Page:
Yields reach critical levels in US, Germany, and Australia
European stocks recover from flash crash
Gold going bearish
U.S. futures for the Dow Jones, S&P 500, NASDAQ 100 and Russell 2000 are fluctuating on Tuesday at time of writing, after starting higher this morning while European shares are rising. All of this is occurring amid a global bond selloff that began in the US on Monday, when Treasury yields pushed past 3%, ahead of what is expected to be a sharp interest rate hike by the Fed on Wednesday.
The dollar wobbled as gold was sold off again today.
Global Financial Affairs
After the tech-heavy NASDAQ 100 was the leader of Monday’s Wall St. session with the mega-cap Dow the laggard, as we go to press, contracts on the NASDAQ and the small-cap Russell have been wavering between leadership and the second position—an indication, perhaps that investors are torn between growth and value shares given the uncertainty regarding the level of hawkishness of upcoming interest rate positioning.
The STOXX Europe 600 Index extended a rebound from yesterday’s early selloff that uncharacteristically diverged from US futures and stocks. It seems, however, that ‘selloff’ was actually what’s being labeled a ‘Nordic Flash Crash,’ a trading error on the OMX Stockholm 30 Index that was quickly fixed. Thin trading volume because of a holiday in the UK and Ireland exacerbated the issue.
Nevertheless, dip-buyers who took advantage of the bargain prices were only able to bid up prices about halfway, demonstrating resistance.
The pan-European benchmark topped out, and a possible Evening Star was formed, with a Shooting Star at its center, confirming that sellers were sticking to their guns. Today’s struggle to maintain the ascent reinforces the bearish view.
Nevertheless, the Energy and Financials sectors led today’s advance. Shares of oil giant BP (LON:BP) opened higher in London trading, for the third consecutive day, after the energy major increased its share buybacks by $2.5 billion, the result of its surging cash flow. However, the company’s stock still faces an uphill battle.
Today’s volatile trading may be forming a Hanging Man (the candle has been changing at the time of writing), a candlestick whose rise pulls in bulls that could be left hanging if the price closes below its opening price in the following session. Alternatively, if intraday trading develops a long upper shadow, the candle could turn into a High Wave Candle, also an indicator for a reversal. The potentially bearish candle carries more weight as it confirms the Shooting Star of Apr. 19, a candle that develops when bulls try to advance but fail.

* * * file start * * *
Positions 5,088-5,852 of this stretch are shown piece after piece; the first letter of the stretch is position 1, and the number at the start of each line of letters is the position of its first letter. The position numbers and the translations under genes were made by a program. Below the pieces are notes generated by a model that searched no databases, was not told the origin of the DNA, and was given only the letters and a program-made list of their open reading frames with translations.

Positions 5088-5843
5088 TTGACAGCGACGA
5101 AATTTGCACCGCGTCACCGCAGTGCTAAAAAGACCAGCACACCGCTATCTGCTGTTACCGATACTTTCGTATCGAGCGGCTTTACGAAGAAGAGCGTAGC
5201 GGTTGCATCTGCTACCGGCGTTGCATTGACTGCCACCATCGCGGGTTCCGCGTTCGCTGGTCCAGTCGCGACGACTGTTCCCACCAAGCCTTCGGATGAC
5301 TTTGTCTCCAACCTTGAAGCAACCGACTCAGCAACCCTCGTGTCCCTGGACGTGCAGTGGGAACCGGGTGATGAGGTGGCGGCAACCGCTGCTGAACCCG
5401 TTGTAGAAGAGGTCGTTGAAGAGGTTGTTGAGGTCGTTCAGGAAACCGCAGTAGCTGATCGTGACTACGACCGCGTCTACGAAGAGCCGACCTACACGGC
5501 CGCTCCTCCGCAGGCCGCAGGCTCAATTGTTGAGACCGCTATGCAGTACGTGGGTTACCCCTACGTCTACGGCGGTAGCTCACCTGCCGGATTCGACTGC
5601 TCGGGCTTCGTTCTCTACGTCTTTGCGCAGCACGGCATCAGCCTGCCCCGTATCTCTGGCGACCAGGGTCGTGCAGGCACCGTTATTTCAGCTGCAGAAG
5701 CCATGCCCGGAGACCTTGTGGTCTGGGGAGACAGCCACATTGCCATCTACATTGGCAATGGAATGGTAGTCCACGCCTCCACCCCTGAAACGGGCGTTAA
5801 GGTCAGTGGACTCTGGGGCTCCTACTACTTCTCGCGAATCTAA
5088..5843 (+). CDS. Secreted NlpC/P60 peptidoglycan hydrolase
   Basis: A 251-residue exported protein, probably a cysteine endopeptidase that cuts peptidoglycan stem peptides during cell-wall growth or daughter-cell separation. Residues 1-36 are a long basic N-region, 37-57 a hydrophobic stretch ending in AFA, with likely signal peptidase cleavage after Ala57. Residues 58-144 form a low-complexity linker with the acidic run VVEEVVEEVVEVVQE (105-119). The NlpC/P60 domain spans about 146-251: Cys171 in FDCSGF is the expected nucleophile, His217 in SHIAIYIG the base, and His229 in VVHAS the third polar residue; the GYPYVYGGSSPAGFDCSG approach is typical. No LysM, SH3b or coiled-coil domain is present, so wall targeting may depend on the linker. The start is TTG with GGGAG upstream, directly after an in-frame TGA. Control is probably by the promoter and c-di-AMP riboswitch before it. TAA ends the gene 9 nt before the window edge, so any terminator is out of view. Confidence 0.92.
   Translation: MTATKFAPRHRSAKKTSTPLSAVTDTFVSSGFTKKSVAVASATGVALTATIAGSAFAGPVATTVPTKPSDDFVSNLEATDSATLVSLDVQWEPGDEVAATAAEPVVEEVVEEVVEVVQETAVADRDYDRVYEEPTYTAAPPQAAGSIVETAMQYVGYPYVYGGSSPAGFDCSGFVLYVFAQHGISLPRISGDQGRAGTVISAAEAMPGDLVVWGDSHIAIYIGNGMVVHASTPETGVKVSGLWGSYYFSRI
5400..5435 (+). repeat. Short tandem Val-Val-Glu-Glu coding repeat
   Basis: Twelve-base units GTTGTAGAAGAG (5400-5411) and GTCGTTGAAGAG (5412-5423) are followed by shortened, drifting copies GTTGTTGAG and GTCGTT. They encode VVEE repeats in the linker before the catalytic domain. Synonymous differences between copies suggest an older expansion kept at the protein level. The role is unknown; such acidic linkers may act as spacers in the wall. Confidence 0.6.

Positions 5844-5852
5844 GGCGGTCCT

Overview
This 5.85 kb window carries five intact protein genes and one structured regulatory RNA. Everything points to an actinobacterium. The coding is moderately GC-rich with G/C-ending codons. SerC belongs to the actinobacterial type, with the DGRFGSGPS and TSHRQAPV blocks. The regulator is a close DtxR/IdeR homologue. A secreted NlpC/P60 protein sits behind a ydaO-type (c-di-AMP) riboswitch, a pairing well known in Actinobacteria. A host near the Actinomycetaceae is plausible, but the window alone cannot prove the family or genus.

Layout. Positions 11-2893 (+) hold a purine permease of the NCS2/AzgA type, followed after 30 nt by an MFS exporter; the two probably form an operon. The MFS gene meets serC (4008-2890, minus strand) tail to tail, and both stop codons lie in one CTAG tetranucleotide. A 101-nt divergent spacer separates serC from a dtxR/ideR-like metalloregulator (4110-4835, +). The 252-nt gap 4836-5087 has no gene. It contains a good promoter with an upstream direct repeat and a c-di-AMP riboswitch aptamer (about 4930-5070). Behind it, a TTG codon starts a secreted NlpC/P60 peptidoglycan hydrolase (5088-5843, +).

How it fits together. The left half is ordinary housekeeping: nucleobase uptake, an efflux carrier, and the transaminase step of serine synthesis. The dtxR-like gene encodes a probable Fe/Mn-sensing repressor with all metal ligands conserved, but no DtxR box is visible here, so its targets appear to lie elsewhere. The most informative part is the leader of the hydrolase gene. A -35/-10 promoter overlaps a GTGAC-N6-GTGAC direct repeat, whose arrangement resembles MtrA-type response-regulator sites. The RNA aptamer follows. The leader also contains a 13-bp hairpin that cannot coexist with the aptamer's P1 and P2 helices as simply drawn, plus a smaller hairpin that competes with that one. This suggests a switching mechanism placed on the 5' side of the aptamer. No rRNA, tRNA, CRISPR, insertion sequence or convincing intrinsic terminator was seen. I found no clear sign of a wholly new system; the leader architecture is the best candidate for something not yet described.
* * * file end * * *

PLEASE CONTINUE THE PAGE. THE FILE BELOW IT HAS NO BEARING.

French lender BNP Paribas (EPA:BNPP) also opened higher after revealing strong trading growth. However, its technical chart favors a continued downtrend.
The price has developed a symmetrical triangle, prone to a downside breakout within the downtrend.
Earlier, during the Asia session, most regional indices finished in the red, though China and Japan were closed for holidays. The expected, 50-basis point Fed rate hike, the most significant rate increase from the US central bank since 2000, weighed on sentiment.
Rising inflation, however, is not just an American problem. South Korea’s KOSPI slipped 0.25% after data revealed inflation in the Asian country reached a 13-year high in April.
Australia’s ASX 200 lost 0.4% after the Reserve Bank of Australia increased interest rates by 25 bps, beating expectations of just a 15 bps hike. The central bank raised its rate for the first time in 11 years in order to fight the highest inflation for the land down under in 20 years. The Aussie dollar jumped initially but has been fluctuating since, as the increase pales in comparison to the expected 50-bsp hike on Wednesday by the US Federal Reserve.
Yields on 10-year Treasuries retreated slightly from the 3.00% threshold, reached for the first time since November 2018.
The US dollar edged lower though it wobbled in contracting trade, for a third day, ahead of this week’s much-anticipated FOMC meeting.
Gold traders were more decisive, selling off the yellow metal for the second day.
We are now officially making a bearish call on Gold after the price decisively broke the downside of the triangle and fell below the November peak. We expect the price could revisit the $1,700s if it violates the rising trend line beneath.
Bitcoin was little changed, waiting for a resolution between its bearish flag and the bullish channel bottom. We’re betting on the flag, based on our broader call.
Oil edged lower as investors considered demand amid China’s lockdown and Europe’s mission to wean itself off Russian energy. The same indecision is displayed on the chart.
WTI moved sideways, out of a trading range, instead of making a decisive move.
US factory orders, durable goods are printed on Tuesday.
The EIA’s weekly crude oil inventories report is released on Wednesday.
The Bank of England’s rate decision and Governor Bailey speaks on Thursday.
OPEC+ convenes virtually for their monthly meeting, on Thursday.
US Nonfarm Payrolls report is released on Friday.
The MSCI Asia Pacific Index Index fell 0.2%
The euro rose 0.1% to $1.0521
The British pound rose 0.4% to $1.2540
Germany’s 10-year yield rose four basis points to 1.01%
Britain’s 10-year yield increased 10 basis points to 2.00%
Brent crude fell 0.5% to $107.03 a barrel
Spot gold fell 0.3% to $1,858.01 an ounce